Last week's short week came with its challenges. There are still a variety of students thinking they are able to drop chemistry 30. There is honour and pride in sticking it out in a class that is challenging, and I have become increasingly frustrated with the students giving up on themselves. Quite honestly, if a student hands in projects, their mark will be very near 50%, even if they fail every assessment. I do not set students up to fail in chem 30. I teach the curriculum, with added depth, so that when they get to tests and the diploma, they have that added little information and understanding to do better on the assessment. In my class, the assessments are based on previous diploma questions, provided by Alberta Education. They are completely fair assessments. Chemistry 30 is simply a very difficult course. The admin and advising staff has mentioned that students will not be allowed to drop chemistry 30 this late in the game, so hopefully kids will just put in a little bit more effort with a positive attitude.
Last week the chem 30s had 3 classes worth of labs and projects. This is very important for their understanding of the chemistry 30 curricular outcomes, as it is difficult to learn hands on material without physically performing hands on labs! On Friday, the 30s received a unique new project that I developed due to the fact that students really struggle with this topic on the diploma. I asked students in groups of 2 to create a working voltaic and electrolytic cell; prior to introducing these topics. The trick was, I asked them to create the cells with household materials. This seemed to be more of the challenge for many students, as they were asking where to buy specific chemicals. The key is again that these cells are to be made of household materials (i.e. coins, paper clips, etc). I am interested to see if the chem 30s can think outside of the chemistry box, and apply their inquiry to simple every day life applications.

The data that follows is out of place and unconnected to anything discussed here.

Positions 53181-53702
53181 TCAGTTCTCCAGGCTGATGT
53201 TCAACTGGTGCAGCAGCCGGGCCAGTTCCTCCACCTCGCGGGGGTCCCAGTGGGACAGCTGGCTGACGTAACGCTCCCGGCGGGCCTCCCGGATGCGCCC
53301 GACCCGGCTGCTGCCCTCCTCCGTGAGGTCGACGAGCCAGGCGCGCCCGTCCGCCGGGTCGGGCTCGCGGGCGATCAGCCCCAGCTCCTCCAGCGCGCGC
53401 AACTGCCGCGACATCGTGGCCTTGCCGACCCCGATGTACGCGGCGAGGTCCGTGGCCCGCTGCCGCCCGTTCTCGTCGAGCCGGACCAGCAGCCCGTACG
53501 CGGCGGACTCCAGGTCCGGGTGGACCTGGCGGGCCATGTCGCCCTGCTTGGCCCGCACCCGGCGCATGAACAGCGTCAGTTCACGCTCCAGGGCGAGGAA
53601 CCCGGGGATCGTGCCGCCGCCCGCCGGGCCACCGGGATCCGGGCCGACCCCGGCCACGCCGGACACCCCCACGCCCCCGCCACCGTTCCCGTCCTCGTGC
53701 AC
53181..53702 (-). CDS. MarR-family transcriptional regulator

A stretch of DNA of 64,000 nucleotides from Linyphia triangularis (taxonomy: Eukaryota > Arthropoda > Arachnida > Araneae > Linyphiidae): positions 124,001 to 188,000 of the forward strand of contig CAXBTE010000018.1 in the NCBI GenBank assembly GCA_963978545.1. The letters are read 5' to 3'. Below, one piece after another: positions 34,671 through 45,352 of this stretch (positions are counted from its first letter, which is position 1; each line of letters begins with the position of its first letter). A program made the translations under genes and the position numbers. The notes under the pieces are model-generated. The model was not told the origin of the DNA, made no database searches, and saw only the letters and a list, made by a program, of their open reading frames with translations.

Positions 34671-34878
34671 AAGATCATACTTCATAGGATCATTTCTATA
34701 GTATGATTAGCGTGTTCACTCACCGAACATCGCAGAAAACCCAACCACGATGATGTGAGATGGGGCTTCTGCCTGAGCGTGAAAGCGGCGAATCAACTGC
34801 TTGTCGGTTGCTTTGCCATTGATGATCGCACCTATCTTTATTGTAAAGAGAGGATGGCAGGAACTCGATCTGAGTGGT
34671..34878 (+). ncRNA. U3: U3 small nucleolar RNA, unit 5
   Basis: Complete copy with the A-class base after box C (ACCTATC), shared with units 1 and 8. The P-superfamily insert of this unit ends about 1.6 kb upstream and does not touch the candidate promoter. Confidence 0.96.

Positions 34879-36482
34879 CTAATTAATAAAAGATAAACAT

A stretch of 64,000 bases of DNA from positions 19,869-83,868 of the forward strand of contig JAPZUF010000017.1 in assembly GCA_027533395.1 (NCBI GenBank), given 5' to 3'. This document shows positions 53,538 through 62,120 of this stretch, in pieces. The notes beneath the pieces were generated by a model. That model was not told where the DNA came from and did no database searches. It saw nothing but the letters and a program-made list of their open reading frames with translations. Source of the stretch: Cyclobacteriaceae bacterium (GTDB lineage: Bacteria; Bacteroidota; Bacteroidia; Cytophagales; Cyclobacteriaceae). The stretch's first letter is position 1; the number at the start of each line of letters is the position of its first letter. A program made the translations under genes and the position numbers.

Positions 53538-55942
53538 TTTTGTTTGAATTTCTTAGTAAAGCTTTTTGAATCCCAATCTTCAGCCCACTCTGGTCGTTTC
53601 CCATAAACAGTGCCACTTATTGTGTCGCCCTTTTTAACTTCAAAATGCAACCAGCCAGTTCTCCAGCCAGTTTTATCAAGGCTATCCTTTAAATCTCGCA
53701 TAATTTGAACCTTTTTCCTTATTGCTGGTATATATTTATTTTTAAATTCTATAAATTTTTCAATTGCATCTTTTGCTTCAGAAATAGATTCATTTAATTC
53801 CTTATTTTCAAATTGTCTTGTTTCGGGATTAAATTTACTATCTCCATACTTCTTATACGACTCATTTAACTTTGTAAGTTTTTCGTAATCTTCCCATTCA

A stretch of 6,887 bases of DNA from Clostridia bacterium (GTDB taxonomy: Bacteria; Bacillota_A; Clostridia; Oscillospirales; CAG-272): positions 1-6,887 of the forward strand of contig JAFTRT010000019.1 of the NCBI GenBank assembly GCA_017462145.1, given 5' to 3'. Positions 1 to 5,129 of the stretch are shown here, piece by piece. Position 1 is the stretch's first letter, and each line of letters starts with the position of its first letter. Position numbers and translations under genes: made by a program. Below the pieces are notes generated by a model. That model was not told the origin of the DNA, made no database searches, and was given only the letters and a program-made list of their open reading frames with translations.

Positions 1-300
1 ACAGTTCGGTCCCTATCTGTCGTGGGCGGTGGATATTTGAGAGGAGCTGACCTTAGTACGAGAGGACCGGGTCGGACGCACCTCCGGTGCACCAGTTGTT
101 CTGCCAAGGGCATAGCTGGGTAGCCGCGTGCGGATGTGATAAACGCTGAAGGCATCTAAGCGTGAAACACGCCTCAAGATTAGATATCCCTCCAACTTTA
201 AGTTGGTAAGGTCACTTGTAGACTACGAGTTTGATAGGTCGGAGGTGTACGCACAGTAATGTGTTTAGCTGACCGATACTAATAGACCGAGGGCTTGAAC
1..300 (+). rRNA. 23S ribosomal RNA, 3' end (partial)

Coming up this week, the chem 30s will learn the theory behind voltaic and electrolytic cells. Students also have the opportunity to rewrite the first unit test Monday after school (3:45-5:30) and they have 2 work periods to work on their labs and projects. I would like to encourage students to come in for extra help if they are struggling to understand this unit, as it is worth 30% of the curricular outcomes on the diploma exam.
This week in Chem 30
Monday: Work Period
Tuesday: Topic 6 Voltaic Cells
Wednesday: Topic 7 Electrolytic Cells
Thursday: Topic 8 Faraday's Law in Electrolytic Cells
Friday: Work Period (Ms. Mogck Away for Vball)
Upcoming Due Dates and Assessments
Monday Oct 19: Unit A REWRITE Afterschool
Thursday Oct 22: Redox Titration Lab due
Tuesday Oct 27: Unit B Electrochem Test
Wednesday Oct 28: Cell Inquiry Lab due (partner lab)
Wednesday Nov 4: CHEM 30 MIDTERM
Ms. Kendra Mogck